Grapevine, March 19, 2021: Diplomats in hard hats

Movers and shakers in Israeli society.

FORMER GOLANI Brigade officer and celebrity poker player Eli Elezra.  (photo credit: FIDF)
FORMER GOLANI Brigade officer and celebrity poker player Eli Elezra.
(photo credit: FIDF)
The common misconception about ambassadors and diplomats in is that they spend most of their time at cocktail parties or other high-society gatherings. It’s true that they do spend some time at such events, but they also go to nitty-gritty places where instead of formal attire, they are distinguished by their hard hats.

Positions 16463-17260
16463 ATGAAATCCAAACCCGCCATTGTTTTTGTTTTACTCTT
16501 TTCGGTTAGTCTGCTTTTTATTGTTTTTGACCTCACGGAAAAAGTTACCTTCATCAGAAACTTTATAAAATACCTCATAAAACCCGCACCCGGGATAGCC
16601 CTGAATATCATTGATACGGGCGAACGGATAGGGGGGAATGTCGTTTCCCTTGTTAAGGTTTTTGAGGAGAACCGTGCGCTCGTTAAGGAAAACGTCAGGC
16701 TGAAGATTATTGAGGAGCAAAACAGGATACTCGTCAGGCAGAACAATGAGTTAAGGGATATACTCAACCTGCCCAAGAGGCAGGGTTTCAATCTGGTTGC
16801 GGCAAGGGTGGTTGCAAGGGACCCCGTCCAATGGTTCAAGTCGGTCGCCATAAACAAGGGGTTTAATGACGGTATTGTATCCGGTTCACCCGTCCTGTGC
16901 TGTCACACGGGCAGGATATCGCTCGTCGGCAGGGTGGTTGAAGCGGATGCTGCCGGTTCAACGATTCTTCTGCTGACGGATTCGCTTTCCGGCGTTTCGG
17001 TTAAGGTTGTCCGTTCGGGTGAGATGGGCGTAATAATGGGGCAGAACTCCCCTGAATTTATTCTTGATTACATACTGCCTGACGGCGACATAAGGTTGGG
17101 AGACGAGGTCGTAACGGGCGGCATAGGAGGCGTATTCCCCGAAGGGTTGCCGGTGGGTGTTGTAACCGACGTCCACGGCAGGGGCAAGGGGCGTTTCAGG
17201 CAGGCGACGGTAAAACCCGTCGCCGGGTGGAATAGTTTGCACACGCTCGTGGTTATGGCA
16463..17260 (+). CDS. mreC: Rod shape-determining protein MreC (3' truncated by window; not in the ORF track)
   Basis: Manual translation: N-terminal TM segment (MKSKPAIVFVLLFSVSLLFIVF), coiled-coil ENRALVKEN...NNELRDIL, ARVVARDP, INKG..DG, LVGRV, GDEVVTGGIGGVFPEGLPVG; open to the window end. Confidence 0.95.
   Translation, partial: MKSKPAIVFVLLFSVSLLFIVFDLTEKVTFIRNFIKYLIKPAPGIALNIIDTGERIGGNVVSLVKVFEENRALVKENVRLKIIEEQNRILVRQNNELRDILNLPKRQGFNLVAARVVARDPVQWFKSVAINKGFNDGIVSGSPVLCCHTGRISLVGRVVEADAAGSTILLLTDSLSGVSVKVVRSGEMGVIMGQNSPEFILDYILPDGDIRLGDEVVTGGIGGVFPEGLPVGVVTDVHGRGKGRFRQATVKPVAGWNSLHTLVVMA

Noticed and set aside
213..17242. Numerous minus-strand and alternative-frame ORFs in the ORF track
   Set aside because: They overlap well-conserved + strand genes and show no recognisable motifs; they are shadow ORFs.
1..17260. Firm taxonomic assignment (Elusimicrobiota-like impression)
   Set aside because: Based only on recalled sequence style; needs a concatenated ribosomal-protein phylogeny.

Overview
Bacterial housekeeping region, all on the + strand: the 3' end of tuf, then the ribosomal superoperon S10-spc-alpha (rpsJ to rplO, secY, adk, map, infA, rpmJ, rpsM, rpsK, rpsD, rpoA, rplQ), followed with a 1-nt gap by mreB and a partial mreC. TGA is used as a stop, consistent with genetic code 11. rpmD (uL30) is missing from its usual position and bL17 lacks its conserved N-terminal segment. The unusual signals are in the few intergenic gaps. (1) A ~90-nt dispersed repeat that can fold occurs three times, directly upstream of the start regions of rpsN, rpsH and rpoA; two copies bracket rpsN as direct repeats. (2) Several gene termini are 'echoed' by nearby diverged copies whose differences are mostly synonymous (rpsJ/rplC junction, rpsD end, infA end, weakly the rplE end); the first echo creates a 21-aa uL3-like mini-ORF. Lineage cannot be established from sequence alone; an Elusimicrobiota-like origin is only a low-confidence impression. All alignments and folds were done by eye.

A case in point this week was when more than a dozen ambassadors and high-level diplomats representing European countries participated in a day-long program along Israel’s border with Lebanon, hosted by ELNET Europe-Israel, a not-for-profit organization that works to strengthen Israel’s ties with Europe. The ambassadors included: Neil Wigan, UK; Manuel Gómez-Acebo, Spain; Jean-Luc Bodson, Belgium; Panayotis Sarris, Greece; Rumiana Bachvarova, Bulgaria; Vesela Mrden Korac, Croatia: Jorge Cabral, Portugal; Igor Maukš, Slovakia; and Andreja Purkart Martinez, Slovenia. Also represented were the EU, France, Romania and Poland. The purpose of the visit just ahead of President Reuven Rivlin’s trip to Europe was to give the diplomats an in-depth understanding of the threats and challenges confronting Israel from the close proximity of Hezbollah-ruled Lebanon.